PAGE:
“It only takes a spark, remember, to set off a forest fire. A careless or wrongly placed word out of your mouth can do that. By our speech we can ruin the world, turn harmony to chaos, throw mud on a reputation, send the whole world up in smoke and go up in smoke with it, smoke right from the pit of hell.” – James 3:5-6, MSG
Oh James, if only you knew. Back in the First Century AD, people had a “small spark” at their disposal. Now each one of us has been outfitted with the equivalent of the Boring Company’s “Not a Flamethrower”. Don’t click that back button just yet. This is not a social-media-is-evil-let’s-all-join-the-Amish post. Just this morning I used social media to discover a new leadership podcast, network with a team of brilliant writers, help meet a community need, and to research recent attempts at mass flamethrower marketing. Later today, I will use it to share this post with a fantastic network of pastors.
Social media is one of the most efficient and dangerous tools at the disposal of the disciple of Christ. Billy Graham’s Internet Evangelistic Ministry reported 6 million decisions for Christ in 2015 (with intentional follow-up regularly provided!)1. Hence, efficiency! There are an almost infinite number of ways that Christ-followers can use social media to share the Gospel.
There are also, unfortunately, an almost infinite number of ways that Christ followers can use social media to misrepresent the Gospel. To help the reader avoid some of these pitfalls, here are 5 (intentionally humorous) things that Jesus would never post on Facebook:
The Good Deeds Announcement
Even without delving into the Messianic secret, it is pretty obvious that Jesus wouldn’t feel the need to share his accomplishments on Social Media. There is almost an entire chapter on this in the Sermon on the Mount (Matt. 6). Jesus’ affirmation, like ours, comes from our Father, and is not conditional on works (Matt. 3:17). Use Social Media to promote and encourage others instead.
The Misinterpretation of Luke 9:26
Forget the exegetical nightmare for a moment, and reflect on what this actually communicates to your neighbours:
- I am willing to use shame as a means to share Christ.
- I care very much about what people think of me.
- I actually believe that Jesus looked a lot like Obi Wan Kenobi.
If you have shared something like this in the past, don’t stress! Chances are, your motives were pure. You just really love Jesus and wouldn’t want in any way to deny Him. I am not posting this to shame you (see #1), but to spur you on towards a better online representation of the Jesus who you so clearly love.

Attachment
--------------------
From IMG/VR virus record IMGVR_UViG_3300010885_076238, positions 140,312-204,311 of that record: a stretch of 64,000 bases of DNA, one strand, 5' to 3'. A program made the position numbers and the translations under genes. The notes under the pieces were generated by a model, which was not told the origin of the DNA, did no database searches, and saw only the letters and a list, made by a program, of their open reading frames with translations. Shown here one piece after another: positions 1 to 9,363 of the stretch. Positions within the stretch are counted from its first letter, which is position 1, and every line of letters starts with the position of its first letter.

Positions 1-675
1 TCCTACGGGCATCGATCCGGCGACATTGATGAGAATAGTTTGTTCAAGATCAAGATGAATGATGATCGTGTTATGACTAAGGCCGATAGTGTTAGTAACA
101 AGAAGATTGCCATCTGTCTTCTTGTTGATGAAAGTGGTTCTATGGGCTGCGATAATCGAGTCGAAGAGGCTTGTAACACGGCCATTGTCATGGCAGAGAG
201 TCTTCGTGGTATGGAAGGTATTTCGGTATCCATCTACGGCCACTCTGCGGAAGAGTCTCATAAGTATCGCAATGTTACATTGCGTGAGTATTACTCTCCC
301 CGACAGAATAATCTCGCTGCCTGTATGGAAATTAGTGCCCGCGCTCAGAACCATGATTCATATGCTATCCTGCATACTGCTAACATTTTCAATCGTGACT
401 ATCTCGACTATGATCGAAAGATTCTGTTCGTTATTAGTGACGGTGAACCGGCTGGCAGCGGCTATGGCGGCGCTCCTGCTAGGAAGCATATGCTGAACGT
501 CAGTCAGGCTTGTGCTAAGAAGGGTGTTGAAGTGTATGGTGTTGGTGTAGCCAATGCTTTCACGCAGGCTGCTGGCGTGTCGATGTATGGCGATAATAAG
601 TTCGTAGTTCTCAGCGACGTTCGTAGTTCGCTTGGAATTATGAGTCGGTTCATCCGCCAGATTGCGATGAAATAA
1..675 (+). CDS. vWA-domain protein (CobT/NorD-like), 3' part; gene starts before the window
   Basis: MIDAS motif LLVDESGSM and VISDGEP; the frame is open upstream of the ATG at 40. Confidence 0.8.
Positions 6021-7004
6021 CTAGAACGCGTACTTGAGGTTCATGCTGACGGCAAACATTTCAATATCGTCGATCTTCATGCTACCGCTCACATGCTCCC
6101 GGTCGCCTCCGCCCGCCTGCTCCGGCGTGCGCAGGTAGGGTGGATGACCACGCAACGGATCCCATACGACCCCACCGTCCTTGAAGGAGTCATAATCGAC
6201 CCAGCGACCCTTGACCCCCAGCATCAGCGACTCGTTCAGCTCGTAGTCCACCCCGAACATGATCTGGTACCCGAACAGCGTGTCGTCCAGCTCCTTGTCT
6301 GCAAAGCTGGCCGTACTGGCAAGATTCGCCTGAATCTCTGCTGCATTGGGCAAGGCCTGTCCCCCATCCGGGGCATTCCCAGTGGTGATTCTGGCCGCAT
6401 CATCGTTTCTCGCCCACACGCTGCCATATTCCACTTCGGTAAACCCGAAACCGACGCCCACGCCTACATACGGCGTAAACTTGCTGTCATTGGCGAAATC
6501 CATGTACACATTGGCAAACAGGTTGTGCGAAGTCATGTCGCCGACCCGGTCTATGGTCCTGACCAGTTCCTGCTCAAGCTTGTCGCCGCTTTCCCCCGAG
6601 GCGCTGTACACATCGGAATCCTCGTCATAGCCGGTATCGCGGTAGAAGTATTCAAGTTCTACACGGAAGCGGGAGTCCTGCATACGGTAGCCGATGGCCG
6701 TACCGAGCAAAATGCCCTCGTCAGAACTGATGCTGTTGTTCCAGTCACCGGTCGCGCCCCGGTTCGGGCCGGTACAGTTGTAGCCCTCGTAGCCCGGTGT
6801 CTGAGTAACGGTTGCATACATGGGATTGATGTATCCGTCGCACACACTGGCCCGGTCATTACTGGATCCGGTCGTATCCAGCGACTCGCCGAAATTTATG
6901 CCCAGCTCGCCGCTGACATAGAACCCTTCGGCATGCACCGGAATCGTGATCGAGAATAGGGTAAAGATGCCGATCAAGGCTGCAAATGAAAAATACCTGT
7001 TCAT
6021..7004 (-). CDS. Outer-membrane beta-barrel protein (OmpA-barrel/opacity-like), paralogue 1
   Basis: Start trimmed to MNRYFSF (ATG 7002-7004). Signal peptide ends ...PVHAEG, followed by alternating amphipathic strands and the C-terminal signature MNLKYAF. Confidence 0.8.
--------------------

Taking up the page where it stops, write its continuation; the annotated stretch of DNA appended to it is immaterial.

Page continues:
The Public, Unsolicited Food Critic
Public confession: I’m guilty of this. I was reading, “Small Town Jesus” by Donnie Griggs (highly recommend), and I was thoroughly convicted of probably offending an entire town in the past because I insisted on publicly sharing the superiority of my palate when it comes to fried chicken. We represent Christ, not the Food Network (unless you’re a Christian food critic, in which case I both applaud and envy you). When it comes to positive reviews, I encourage you to share liberally, and support especially the local businesses who are employing your neighbours.
The “Right to Offend”
Jesus actually had a lot to say about politics. Things like, “my kingdom is not of this world” (John 18:36). We are called to pray for, live for, and anticipate the kingdom of God. But publicly criticizing our government’s stance on inflammatory issues is not the same as anticipating the kingdom. Peter, who politically was a Zealot before discipleship, later encouraged his readers, “submit yourself for the Lord’s sake to every human authority…fear God, honor the emperor” (1 Peter 2:13, 17). Paul told us to pray specifically for those in authority (1 Timothy 2:2).
Social media is probably the worst (certainly the most divisive) place of all for the Christian to engage in politically charged dialogue. Let’s exercise our rights as free citizens to vote, write letters to our MPs and MHAs, lobby government for real justice, and extend the kingdom of God through the lives we live among our neighbours (1 Peter 2:12). The church is not a political party.
The Non-Specific Vent
A variously attributed proverb exhorts us to let our words pass through three gates, “is it true? Is it necessary? Is it kind?” I would add to that Paul’s entire list of “things to think on” in Philippians 4:8. We are not going to win the world to Christ in us with vague, passive-aggressive status updates or long, rambly vents. I’ll never forget Dave Overholt’s advice to a group of leaders at YCNL (this is a summary from memory): “Let your words be like lay’s potato chips: light, salty (Matt 5:13-14), and leaving people wanting more.” Let’s create a culture of social media sharing that is truly salt and light for a God-hungry world.